Dr. Bindu Malieckal is a professor and chairperson of the English Department at Saint Anselm College, New Hampshire. Dr. Malieckal’s areas of specialty include Anglophone and Lusophone literatures, with a focus on examinations of Jews, Muslims, Africans, peoples from India and women within all these groups. With regard to early modern Jewry and literature, she has published pieces on Jews in English drama and Jews in histories of Portugal and India, and her work has addressed Jews in postcolonial texts. Of the last, Dr. Malieckal’s current project is on the writings of India’s Jewish women, from memoirs and ethnographies to fiction and art.
Widening the Feminist and Social Lens in Examining Israel's Current Political Situation, and in Re-Building its Future
Michal Gera Margaliot is an Israeli specialist in policy and gender. Gera Margaliot is the host of a weekly podcast named "The day after the protest" (in Hebrew), and has conversations with activists who deal with various aspects of correction within Israeli society, and examine together how to promote the goal of a better and more just Israel. In addition, Gera Margaliot writes regular op-eds for a women’s magazine in Israel named “At Magazine” regarding current feminist issues (in Hebrew).
Over the past 15 years, Gera Margaliot has been active in promoting women's rights and raising awareness to the issue. In her last role (2016-2020) Gera Margaliot was the Executive Director of the Israel Women's Network, the largest lobby organization in Israel regarding women's rights and gender equality. Prior to that (2013-2016), Margaliot served as a parliamentary advisor and chief of staff of the MK opposition whip. Gera Margaliot completed her pre-internship and internship at the Orna Lin & Co. law firm, which specializes in labor law. Gera Margaliot has a BA in philosophy, economics and political science (PPE), and an additional bachelor's degree and master’s degree in law, specializing in gender studies. Gera Margaliot was awarded the Hadassah Foundation’s Bernice S. Tannenbaum prize as Israeli feminist leader for the year 2018, and is a member of the Elluminate collective for the past 3 years.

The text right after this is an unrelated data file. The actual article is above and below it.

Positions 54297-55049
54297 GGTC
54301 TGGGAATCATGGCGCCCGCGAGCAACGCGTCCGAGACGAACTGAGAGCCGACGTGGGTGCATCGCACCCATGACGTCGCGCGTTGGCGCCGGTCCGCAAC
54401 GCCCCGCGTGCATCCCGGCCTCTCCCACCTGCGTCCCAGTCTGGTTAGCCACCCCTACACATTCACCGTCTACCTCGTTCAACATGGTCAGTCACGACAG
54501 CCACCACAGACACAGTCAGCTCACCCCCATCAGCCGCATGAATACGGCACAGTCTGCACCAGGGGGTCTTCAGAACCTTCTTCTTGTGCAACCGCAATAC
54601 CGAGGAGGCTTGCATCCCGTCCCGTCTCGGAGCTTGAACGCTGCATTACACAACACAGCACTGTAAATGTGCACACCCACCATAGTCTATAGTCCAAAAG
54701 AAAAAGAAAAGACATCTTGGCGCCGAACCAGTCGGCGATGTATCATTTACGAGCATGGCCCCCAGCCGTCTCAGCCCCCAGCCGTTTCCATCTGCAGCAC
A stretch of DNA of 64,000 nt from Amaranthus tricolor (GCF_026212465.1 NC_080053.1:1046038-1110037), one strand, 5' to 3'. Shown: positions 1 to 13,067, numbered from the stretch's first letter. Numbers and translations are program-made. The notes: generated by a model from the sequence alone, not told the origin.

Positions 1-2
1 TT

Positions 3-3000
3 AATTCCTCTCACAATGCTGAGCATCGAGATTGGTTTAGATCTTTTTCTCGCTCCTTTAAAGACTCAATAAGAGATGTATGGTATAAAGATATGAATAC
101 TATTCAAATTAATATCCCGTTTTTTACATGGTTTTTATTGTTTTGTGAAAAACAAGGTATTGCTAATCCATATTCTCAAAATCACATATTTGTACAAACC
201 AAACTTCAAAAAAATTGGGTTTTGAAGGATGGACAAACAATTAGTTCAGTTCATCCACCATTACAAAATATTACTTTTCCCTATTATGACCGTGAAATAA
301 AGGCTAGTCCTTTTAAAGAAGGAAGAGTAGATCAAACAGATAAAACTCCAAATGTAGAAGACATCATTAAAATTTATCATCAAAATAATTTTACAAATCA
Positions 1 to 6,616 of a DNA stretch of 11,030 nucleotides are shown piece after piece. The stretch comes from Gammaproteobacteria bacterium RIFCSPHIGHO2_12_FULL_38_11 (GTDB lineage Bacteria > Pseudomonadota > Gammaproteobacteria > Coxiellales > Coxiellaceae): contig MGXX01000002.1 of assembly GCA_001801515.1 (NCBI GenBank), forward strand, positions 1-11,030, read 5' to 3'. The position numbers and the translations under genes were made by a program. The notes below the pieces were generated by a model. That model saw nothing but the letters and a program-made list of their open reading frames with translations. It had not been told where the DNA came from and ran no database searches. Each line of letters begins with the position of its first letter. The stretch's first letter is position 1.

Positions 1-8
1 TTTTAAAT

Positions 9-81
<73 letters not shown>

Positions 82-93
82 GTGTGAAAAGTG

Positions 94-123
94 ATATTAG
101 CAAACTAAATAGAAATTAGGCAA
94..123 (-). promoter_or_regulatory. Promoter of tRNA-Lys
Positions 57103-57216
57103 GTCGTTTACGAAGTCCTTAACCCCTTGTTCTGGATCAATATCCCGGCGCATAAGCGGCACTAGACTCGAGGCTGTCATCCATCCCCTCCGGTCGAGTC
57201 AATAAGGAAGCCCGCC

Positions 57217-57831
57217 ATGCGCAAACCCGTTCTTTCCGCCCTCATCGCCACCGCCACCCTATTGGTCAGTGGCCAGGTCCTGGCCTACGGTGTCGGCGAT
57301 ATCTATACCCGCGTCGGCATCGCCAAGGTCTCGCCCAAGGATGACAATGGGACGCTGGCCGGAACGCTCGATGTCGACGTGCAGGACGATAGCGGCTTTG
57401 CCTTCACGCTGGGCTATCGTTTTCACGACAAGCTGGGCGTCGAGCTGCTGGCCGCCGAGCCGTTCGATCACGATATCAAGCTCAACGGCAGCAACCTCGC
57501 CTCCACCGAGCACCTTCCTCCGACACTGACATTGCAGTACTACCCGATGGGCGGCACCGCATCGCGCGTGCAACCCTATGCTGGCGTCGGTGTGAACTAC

At HBI, Gera Margaliot will be working on op-eds, giving lectures and developing her podcast - widening the feminist and social lens in examining Israel's current political situation, and in re-building its future.
Dr. Keren R. McGinity is the interfaith specialist at United Synagogue of Conservative Judaism. Before coming to USCJ in 2020, Dr. McGinity was the inaugural director of the Interfaith Families Jewish Engagement graduate program at Hebrew College. Her books, “Still Jewish: A History of Women & Intermarriage in America” (NYU Press 2009), a National Jewish Book Award Finalist, and “Marrying Out: Jewish Men, Intermarriage, and Fatherhood” (Indiana University Press 2014), provided groundbreaking analyses about Jewish continuity by focusing on gender and change over time. Her third book project is titled “#UsToo: How Jewish, Muslim and Christian Women Changed Our Faith Communities” (Routledge, under contract).
Dr. McGinity’s advice and opinions have appeared in the “Forward,” “Lilith” and “Moment” magazines, the “New York Jewish Week,” “RitualWell," “Sh’ma,” the “Times of Israel'' and “eJewishPhilanthropy.” She earned her PhD in history from Brown University, where she was appointed as visiting assistant professor. Dr. McGinity was the Mandell L. Berman Postdoctoral Research Fellow in Contemporary American Jewish Life at the University of Michigan’s Frankel Center for Judaic Studies. She is a 2018 Forward 50 honoree for her clarion call for a Jewish response to the #MeToo movement, named on “Lilith" magazine's “7 Jewish Feminist Highlights of 2018” list and was a “JewishBoston” “Top Pick.”